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the Army to the Coast Guard. The RACON at Hoquiam, Washington, was not transferred. Army personnel had been retained there until the Point Chehalis RACON Station was completed.

The end of the war brought about the discontinuance of many Auxiliary Naval Air Stations. Those in the 13th Naval District with which the Aids to Navigation Section was particularly concerned were the Auxiliary Air Stations at Quillayute, Washington, Tillamook, Oregon and Shelton, Washington. Information received from the commander, Naval Air Bases, indicated that these three stations would be placed on a caretaker's status, meaning that 15 or 20 men would be assigned to the Air station at Quillayute, Washington, affected the RACON Station only in that the personnel assigned there were placed on subsistence and quarters and the RACON continued to give service to aircraft flying in that vicinity. However, as the beacon was located approximately three miles from the nearest water, it was doubtful that the station would be of any benefit to surface navigation. The Aids to Navigation Officer recommended that, in order to maintain the RACON for general air navigation, the beacon be moved to Destruction Island Light Station and there afford service for both air and sea navigation. Such a move would give added navigational RACON coverage and add a chain of RACON Stations for electronic navigation along the Coast.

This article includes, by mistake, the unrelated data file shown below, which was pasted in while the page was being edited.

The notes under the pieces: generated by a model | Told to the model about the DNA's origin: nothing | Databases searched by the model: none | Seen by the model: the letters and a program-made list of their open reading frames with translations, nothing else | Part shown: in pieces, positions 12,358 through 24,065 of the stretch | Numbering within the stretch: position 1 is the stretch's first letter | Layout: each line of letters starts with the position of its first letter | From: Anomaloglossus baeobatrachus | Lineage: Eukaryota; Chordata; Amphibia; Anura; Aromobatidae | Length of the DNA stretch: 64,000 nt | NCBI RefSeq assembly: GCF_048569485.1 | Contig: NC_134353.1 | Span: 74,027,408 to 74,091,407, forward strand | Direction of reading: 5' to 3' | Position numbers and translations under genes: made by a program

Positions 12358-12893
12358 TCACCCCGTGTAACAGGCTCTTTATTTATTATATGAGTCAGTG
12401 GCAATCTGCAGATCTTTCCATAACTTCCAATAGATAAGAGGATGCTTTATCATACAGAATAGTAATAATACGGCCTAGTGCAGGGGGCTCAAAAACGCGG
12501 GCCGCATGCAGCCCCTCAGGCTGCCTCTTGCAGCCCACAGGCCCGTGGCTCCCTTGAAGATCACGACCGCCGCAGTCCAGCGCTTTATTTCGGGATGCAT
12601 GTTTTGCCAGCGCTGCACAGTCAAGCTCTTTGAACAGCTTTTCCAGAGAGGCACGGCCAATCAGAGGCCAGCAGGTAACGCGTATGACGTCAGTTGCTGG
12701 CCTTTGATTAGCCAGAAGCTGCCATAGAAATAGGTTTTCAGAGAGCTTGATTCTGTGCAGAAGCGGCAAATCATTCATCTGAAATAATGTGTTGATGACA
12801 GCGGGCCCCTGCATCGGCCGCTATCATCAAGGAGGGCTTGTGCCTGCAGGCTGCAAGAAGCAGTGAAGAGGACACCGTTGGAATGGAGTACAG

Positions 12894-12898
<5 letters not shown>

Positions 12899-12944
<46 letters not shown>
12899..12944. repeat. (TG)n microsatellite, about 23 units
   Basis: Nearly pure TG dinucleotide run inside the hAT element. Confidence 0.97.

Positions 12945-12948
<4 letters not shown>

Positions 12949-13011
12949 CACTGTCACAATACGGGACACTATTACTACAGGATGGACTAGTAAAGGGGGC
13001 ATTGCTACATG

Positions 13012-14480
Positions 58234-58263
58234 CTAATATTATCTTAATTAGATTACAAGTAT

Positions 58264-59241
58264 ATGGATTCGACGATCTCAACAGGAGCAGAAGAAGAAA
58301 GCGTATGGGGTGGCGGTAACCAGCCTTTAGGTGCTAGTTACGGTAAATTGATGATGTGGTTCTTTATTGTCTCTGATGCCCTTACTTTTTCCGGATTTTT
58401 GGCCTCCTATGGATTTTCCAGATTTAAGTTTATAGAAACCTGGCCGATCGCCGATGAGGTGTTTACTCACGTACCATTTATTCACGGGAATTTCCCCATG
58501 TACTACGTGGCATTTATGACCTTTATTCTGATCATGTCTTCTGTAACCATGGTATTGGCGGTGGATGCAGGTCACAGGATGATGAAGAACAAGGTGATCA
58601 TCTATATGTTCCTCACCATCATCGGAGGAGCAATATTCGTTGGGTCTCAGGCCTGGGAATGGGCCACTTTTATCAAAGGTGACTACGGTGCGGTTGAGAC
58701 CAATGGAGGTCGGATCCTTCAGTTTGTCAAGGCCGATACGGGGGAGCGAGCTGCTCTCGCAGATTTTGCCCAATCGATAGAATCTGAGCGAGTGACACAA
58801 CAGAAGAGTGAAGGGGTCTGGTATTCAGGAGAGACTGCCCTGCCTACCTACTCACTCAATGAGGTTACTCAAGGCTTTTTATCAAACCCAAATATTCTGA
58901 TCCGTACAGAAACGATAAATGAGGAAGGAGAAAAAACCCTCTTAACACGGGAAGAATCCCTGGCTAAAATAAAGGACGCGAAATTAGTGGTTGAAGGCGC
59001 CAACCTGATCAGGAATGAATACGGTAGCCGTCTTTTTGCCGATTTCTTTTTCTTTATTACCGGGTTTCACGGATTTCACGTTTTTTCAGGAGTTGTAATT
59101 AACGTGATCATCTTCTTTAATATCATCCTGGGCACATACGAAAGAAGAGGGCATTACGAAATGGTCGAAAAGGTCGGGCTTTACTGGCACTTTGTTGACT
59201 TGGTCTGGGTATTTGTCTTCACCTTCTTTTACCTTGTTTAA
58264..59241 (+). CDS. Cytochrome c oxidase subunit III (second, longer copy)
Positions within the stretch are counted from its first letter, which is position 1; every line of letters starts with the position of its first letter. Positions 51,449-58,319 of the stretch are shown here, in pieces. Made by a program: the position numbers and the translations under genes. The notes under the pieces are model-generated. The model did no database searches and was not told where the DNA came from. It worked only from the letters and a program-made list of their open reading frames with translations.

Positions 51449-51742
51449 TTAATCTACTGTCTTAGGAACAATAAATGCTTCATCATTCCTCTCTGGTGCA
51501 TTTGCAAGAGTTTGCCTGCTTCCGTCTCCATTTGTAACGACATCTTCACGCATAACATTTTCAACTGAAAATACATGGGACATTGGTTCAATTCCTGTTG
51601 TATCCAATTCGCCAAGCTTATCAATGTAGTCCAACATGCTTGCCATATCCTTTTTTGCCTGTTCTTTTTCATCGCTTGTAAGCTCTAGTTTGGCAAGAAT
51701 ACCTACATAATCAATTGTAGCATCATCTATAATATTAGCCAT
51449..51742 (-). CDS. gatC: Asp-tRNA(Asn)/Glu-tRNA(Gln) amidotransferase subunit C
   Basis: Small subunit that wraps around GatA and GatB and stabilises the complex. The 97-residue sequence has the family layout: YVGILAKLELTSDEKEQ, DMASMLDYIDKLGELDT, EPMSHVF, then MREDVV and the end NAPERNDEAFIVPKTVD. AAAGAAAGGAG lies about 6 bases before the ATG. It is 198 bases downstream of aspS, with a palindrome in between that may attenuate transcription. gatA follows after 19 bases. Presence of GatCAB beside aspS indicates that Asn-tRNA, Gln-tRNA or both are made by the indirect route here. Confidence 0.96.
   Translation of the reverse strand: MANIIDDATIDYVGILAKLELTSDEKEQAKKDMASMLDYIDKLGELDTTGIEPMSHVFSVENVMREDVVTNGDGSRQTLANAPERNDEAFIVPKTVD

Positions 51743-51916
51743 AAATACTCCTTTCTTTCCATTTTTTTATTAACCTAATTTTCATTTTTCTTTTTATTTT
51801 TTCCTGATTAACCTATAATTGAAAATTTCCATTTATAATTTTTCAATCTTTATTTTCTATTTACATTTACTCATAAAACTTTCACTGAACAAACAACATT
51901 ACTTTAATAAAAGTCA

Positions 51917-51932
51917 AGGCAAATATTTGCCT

The Tillamook RACON, as was seen earlier, provided limited coverage and was of little value except to the aircraft at the Air Station. The Aids to Navigation Officer recommended that the Tillamook RACON be decommissioned when RACON also provided limited service in much the same manner as the Quillayute beacon to cross-country flights. Whether or not it was to be continued, depended upon the investigation made by the Army and Navy authorities to determine their needs. There was little doubt that the Air Stations at Tillamook, Oregon, Quillayute, Washington and Shelton, Washington, would be discontinued.

Headquarters conducted a survey to determine what applications could be made of shore based RADAR to the performance of Coast Guard peace time functions. All types of applications were investigated in order that the fullest advantage might be taken of the latest electronics developments. The part RADAR had played to win the war was common knowledge. The part it would play during the postwar period was somewhat problematical and the subject of much speculation.

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Last edit over 2 years ago by JohnnaMiller